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March 7th, 2013, 10:53 PM   #1
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equivalence relations

Suppose R is an equivalence relation on a set A, with four equivalence classes.
How many different equivalence relations S on A are there for which R?S?
Thanking you in anticipation
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March 9th, 2013, 06:13 PM   #2
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Re: equivalence relations

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March 11th, 2013, 08:32 PM   #3
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Re: equivalence relations

The answer that appears in my book is 15.
How is that possible?
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March 13th, 2013, 03:29 PM   #4
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Re: equivalence relations

Quote:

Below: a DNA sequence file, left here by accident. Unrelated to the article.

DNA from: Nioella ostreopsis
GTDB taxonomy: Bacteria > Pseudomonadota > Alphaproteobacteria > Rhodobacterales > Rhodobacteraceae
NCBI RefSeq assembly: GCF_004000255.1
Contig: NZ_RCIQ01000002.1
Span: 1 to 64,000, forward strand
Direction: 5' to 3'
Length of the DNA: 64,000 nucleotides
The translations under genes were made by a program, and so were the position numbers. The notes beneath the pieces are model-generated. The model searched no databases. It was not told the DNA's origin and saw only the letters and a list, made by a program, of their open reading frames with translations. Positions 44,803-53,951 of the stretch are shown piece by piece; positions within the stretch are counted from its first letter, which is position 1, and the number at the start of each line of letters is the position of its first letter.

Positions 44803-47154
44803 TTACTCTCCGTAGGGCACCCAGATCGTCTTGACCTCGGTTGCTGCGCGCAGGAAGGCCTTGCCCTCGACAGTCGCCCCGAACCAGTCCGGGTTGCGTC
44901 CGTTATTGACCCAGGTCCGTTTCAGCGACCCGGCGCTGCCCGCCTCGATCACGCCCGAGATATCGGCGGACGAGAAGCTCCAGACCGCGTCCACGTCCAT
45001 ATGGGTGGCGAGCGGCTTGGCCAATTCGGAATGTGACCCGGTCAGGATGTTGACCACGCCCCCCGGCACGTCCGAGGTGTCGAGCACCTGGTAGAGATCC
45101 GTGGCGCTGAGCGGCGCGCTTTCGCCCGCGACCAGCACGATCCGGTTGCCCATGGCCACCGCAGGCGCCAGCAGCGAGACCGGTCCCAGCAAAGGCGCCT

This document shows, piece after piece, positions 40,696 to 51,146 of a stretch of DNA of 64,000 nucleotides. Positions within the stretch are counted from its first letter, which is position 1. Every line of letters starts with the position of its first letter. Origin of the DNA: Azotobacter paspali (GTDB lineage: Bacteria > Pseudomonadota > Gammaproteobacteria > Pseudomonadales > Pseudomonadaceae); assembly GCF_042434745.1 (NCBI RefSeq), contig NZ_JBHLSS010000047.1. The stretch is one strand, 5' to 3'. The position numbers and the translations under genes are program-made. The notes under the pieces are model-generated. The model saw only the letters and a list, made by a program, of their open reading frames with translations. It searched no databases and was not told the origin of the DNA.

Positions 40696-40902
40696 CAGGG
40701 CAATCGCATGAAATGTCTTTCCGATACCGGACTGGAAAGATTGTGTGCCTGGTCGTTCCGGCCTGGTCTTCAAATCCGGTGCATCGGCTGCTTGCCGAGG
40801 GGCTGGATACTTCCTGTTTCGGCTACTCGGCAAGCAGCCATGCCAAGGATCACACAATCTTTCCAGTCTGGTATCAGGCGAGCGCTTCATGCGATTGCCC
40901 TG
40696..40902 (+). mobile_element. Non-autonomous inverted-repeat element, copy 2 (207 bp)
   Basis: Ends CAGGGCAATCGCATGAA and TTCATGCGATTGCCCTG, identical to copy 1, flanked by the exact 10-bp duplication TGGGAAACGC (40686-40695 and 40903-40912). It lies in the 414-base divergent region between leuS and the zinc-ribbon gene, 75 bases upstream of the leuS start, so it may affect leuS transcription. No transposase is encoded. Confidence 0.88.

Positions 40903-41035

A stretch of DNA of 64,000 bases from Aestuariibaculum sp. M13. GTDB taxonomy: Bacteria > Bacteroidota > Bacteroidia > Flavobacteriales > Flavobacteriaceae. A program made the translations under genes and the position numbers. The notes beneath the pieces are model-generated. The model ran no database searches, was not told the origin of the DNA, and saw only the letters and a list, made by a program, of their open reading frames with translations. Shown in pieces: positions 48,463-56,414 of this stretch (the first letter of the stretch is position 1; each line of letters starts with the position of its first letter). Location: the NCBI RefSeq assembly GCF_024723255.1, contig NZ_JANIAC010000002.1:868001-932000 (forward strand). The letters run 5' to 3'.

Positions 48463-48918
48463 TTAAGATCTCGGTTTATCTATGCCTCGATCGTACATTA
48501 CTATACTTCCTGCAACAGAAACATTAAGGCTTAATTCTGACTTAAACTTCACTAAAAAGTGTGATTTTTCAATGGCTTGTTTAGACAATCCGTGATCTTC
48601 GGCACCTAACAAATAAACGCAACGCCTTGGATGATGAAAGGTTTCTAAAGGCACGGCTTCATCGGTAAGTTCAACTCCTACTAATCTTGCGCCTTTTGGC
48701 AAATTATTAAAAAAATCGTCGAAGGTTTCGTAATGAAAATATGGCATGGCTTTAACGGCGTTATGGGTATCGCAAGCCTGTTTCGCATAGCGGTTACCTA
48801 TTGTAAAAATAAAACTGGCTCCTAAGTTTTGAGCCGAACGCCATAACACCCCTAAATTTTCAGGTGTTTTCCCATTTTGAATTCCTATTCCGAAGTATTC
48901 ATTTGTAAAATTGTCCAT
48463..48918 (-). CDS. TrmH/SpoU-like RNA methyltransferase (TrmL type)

Originally Posted by shine123
The answer that appears in my book is 15.
How is that possible?
Is it possible that A is restricted to have 4 elements?

See

http://en.wikipedia.org/wiki/Partition_ ... partitions

I counted by hand the number of equivalence relations on a 4-element set by enumerating all the possible partitions.

* 1-element partitions:

{1,2,3,4}

One of those.

* 2-element partitions:

- {{1,2}, {3,4}}
- {{1,3}, {2,4}}
- {{1,4}, {2,3}}

- {1}, {2,3,4}
- {2}, {1,3,4}
- {3}, {1,2,4}
- {4}, {1,2,3}

Seven of those.

* 3-element partitions:

- {{1,2}, {3}, {4}}
- {{1,3}, {2}, {4}}
- {{1,4}, {2}, {3}}
- {{2,3}, {1}, {4}}
- {{2,4}, {1}, {1}}
- {{3,4}, {1}, {2}}

Six of those.

* 4-element partitions:

- {{1}, {2}, {3}, {4}}

One of those.

Total number of partitions, hence total number of equivalence relations:

1 + 7 + 6 + 1 = 15.

The only 4-equiv-class relation is {{1}, {2}, {3}, {4}}. Which ones is it a subset of? Well, since an equivalence relation must be reflexive, the ordered pairs (1,1), (2,2), (3,3), and (4,4) must be in every possible equivalence relation. So the 4-equiv-class relation is a subset of every other equivalence relation. So in this case the answer to your original problem is 15.

Clearly this number depends on A. I was way too lazy to work this out for any other sets, since the combinatorics rapidly become tedious.

Hmmm ... if A has more than 4 elements, perhaps there's some reason that only 15 of the equivalence relations can contain the 4-equiv-class one. I'll have to think about this some more.
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